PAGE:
Rep. Cynthia Browning (D-Arlington) advocates Thursday on the House floor for limits on the cultivation of marijuana.
The Vermont House on Thursday voted 81 to 63 to legalize possession of marijuana for recreational use.
The early evening vote capped a daylong debate, during which a flurry of last-minute amendments and procedural tactics had legalization proponents rooting against establishment of a retail pot market and opponents advocating for one.
The bill now returns to the Vermont Senate, which, like the House, passed a version of the legislation last year. If the Senate approves it without changes, the bill could land on Gov. Phil Scott’s desk within weeks. The Republican, who vetoed a similar version last year, has said he would sign it this time.
If the bill becomes law, possession of up to an ounce of weed would be legal in Vermont for those 21 and older, starting in July. The legislation also allows possession of four immature and two mature pot plants.
Thursday's action was complicated by reports that the U.S. Department of Justice is reversing Obama-era guidance allowing state-approved marijuana businesses to exist without federal intervention.
Citing that development, Rep. Brian Savage (R-Swanton) proposed Thursday morning to delay consideration of Vermont's legalization bill for two weeks so that officials could better understand the impact of the federal changes — but the House voted to move forward right away.
Representatives spent much of the day debating and rejecting minor amendments to the bill, which would have pushed back the effective date of the legislation and increased penalties for smoking pot in an enclosed space with minors.
Rep. Don Turner on Thursday on the House floor
A last-minute surprise came from Rep. Don Turner (R-Milton), the House minority leader, who introduced an amendment that would have replaced the bill with far more sweeping legislation. It would have permitted the sale of marijuana — and set up a regulated and taxed retail market in Vermont.
Even as he called for marijuana stores in the state, Turner said he was opposed to legalizing the drug.
“This amendment, as I said, is my attempt to make a bad bill better,” Turner said on the House floor Thursday afternoon.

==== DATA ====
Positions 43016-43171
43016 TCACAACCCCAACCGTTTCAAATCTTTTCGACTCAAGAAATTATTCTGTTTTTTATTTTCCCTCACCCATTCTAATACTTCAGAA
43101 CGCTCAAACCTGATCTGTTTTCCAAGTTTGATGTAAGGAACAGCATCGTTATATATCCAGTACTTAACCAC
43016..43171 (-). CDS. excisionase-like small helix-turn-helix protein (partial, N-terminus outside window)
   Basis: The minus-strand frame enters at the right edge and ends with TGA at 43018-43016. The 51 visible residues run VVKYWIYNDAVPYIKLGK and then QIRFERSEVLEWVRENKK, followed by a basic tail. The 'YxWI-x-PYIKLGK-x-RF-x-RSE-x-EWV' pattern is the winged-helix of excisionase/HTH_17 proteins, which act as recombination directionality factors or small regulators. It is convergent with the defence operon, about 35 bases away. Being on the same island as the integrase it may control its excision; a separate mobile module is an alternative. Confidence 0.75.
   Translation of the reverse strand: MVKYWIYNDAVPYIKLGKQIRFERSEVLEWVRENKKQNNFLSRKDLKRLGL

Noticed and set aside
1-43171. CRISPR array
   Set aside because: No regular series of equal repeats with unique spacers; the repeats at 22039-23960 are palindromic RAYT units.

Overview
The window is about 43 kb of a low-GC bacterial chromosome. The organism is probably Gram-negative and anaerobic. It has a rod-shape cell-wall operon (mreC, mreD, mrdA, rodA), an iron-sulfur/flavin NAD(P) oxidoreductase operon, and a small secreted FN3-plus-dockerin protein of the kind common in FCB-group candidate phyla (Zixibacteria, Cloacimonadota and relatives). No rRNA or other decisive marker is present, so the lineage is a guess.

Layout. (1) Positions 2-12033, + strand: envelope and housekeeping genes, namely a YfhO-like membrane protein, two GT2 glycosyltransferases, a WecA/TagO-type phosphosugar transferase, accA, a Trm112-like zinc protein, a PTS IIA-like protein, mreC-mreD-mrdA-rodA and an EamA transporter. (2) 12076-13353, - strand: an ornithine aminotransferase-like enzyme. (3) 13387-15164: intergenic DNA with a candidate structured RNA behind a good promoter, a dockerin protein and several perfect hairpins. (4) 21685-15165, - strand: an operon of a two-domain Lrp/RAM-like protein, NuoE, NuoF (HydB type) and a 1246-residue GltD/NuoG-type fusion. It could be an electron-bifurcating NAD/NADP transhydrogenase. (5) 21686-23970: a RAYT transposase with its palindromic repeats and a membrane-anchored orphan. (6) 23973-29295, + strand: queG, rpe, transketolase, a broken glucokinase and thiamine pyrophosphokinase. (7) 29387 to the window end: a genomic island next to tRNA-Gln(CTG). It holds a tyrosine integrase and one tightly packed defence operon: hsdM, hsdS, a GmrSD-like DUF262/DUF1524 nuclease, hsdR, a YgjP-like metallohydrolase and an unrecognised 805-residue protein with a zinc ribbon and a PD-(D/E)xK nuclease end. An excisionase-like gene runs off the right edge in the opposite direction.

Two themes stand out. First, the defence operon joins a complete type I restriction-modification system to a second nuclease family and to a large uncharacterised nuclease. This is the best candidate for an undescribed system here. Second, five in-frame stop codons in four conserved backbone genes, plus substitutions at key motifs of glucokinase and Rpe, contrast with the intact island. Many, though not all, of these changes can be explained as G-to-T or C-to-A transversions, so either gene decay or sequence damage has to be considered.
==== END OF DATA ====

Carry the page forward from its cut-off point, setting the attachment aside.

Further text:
Turner said he saw it as fiscally irresponsible to legalize possession and use of marijuana without obtaining additional revenue, citing the costs such a move might incur on the state and communities.
After opposing legalization for years, Turner assured his colleagues that his amendment wasn’t a tactical move to divide proponents and doom the bill's chances. Rather, he said, it was an honest attempt to improve what he saw as a bad piece of legislation.
“I want to tell you that it’s not a political move on my part,” he said. “I fully accept that I’ve lost.”
Turner, who serves as the town manager in Milton, said local police and education systems would have to take on additional work to enforce drug laws, prevent child use and educate the public.
“As a manager of local government, to me this looks like another unfunded mandate,” Turner said.
His solution was a tax-and-regulate model designed to bring in money through licensing fees for marijuana sellers and a tax on all pot sales in the state. The amendment was modeled on a bill that many legalization proponents favored — and which passed the Senate last year. But those very same proponents opposed Turner's move on Thursday.
Rep. Chip Conquest urges the Vermont House to legalize marijuana.
Rep. Chip Conquest (D-Wells River), a leading supporter of legalization, said the amendment hadn’t been sufficiently vetted by current lawmakers.
“That [tax and regulate system] would be done, if we were to pass this, with absolutely no testimony this biennium,” Conquest said, noting that the House had not debated the Senate-passed system.
“There is a place and time for everything,” added Rep. James McCullough (D-Williston). “This is the place. This is not the time.”
Other opponents of legalization, such as Rep. Kurt Wright (R-Burlington), offered no amendments but spoke out against the underlying bill, citing concerns about road safety and drug use by children.
“We are in a stampede to pass legalization, whether there are problems that result from this bill or not,” Wright said, criticizing the House's decision to pass the bill on the second day of the legislative session.
The Senate is expected to vote next week on the legislation. Rebecca Kelley, a spokesperson for the governor, said Wednesday that while marijuana legalization is not a priority for the governor, he is willing to sign the bill as currently drafted.
Scott appointed a commission last year to study the possibility of establishing a regulated retail market for marijuana, and a report from that committee is expected by January 15.